The Blended Certified Rubric for Campbell University’s Adult & Online Education courses will walk you through the standards used to develop and certify all blended courses. The standards are derived from solid andragogy, instructional design principles, and Campbell University’s values as well as their desire to provide a transformative learning environment for faculty and students.

You may also download the Blended Certified Rubric PDF.


Standards Not MET MET
1.1—Contact and Course Information Needs Revision/ Missing Instructor name and their CU email are provided in the syllabus. In addition, instructor name, biography, picture, and CU issued email are provided in the Course Contacts Link.

Guidelines on the best way and time to reach the instructor, as well as expectations for replies or return calls, are also included.

Instructor notes in the syllabus the days the course meets in person and the online assignments and due dates.

1.2—Course Description, Prerequisites, and Texts Needs Revision/ Missing Course description and course prerequisites are provided per the current catalog and labeled with a header in the syllabus.

The instructor also includes in the syllabus the Department Chair approved text title(s), ISBN(s), author(s), and a picture of each textbook.

If additional resources are required, the instructor differentiates between required, optional, and suggested resources.

1.3—Course Student Learning Outcomes Needs Revision/ Missing Course student learning outcomes and the corresponding assessments are clearly stated in the syllabus (w/ a header) and are aligned with those prescribed by the respective department.

Student Learning Outcome: The student will be able to compare and contrast the Revolutionary War and the Civil War in the United States.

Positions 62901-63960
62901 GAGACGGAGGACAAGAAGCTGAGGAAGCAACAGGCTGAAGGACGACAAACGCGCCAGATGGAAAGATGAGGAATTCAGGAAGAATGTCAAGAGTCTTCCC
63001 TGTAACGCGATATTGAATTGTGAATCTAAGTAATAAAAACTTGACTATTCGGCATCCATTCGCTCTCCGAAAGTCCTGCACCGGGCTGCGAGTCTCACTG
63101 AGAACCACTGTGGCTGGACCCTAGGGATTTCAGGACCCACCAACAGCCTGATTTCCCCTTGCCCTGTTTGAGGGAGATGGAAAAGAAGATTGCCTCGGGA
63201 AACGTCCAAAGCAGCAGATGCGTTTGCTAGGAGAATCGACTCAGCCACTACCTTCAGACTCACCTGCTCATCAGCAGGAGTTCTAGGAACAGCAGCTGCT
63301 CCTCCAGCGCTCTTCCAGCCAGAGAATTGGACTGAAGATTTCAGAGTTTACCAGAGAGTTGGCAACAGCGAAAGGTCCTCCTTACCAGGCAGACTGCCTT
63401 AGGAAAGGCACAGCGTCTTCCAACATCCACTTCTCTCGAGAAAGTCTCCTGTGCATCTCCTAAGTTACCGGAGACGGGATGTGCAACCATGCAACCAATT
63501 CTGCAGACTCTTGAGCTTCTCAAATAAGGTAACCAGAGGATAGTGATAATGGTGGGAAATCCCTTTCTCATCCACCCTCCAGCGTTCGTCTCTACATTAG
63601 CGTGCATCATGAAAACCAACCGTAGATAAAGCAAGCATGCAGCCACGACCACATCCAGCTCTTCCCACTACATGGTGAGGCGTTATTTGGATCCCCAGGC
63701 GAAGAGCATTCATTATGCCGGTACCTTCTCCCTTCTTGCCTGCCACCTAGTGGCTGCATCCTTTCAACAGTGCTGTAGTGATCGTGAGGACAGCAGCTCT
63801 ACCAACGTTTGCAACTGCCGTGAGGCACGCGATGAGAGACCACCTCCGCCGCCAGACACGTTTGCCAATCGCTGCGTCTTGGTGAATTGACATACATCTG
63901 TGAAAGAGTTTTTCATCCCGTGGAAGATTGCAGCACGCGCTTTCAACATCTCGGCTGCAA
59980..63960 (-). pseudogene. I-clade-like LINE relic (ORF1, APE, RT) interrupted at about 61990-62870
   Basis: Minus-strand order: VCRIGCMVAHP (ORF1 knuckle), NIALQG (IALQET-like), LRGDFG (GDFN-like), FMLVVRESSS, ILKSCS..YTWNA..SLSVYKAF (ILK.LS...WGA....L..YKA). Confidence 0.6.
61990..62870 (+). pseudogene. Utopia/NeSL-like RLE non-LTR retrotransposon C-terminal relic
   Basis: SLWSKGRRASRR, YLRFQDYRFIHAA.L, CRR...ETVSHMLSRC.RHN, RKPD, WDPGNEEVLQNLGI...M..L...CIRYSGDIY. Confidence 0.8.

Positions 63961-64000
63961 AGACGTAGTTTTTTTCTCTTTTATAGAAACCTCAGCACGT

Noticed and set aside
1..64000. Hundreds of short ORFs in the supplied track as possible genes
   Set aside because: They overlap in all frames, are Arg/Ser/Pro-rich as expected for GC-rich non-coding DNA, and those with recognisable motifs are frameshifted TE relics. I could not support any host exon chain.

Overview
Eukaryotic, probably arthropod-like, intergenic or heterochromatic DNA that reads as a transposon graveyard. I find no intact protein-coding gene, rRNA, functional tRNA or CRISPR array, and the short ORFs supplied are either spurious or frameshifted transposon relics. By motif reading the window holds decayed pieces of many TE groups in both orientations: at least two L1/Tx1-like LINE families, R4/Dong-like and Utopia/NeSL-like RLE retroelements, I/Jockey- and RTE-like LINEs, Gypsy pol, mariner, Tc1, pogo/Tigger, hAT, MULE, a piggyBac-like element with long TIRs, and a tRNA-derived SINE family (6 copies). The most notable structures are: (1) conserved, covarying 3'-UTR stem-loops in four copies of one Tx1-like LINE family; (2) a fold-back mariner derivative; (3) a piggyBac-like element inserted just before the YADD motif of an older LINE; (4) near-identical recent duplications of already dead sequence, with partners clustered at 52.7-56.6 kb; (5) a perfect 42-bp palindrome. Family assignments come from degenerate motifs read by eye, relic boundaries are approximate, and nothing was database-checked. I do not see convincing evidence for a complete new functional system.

Assessment: Student will write an essay comparing and contrasting the two wars and faculty will assess using essay rubric.

1.4—Grading Scale Needs Revision/ Missing Grading scale and policies are clearly stated and identified with a header in the syllabus.

Students are provided with information on how the final grade will be computed (i.e. a list of assessments and activities with point values, percentages, weighting).

1.5—Campbell University Required Information Needs Revision/ Missing Links are provided in the syllabus or the CU Extended Programs Information module for:

– CU Mission Statement,

– Academic Integrity policy,

– ADA Statement,

– email and Internet policy, and

– Online and blended attendance policy.

Faculty member also notates how attendance will be computed.

1.6—Student Expectations & Communication Guidelines Needs Revision/ Missing A description of guidelines (e.g. spelling, grammar, tone, citation methods) for email, discussion forums, and group work/collaboration are provided in the syllabus.

Instructor should also include a weekly estimate of the time it will take the average student to complete assignments and activities for the course, differentiating between seated and online activities.

Expectations for weekly online student participation are clearly stated in the syllabus.

1.7—Course Schedule Needs Revision/ Missing Course schedule with: dates, chapters, topics, and assessments is provided.

Instructor differentiates between the seated classroom activities and the online classroom activities.

1.8—Student Support Options Needs Revision/ Missing Specific student help options and contact information is provided for course, technical issues, and Blackboard difficulties.

Also, the proper Library Resources links are provided in the course menu.

2.1—Course Orientation Needs Revision/ Missing An orientation to the online portion of the course is provided and covers:

– how to navigate the course site,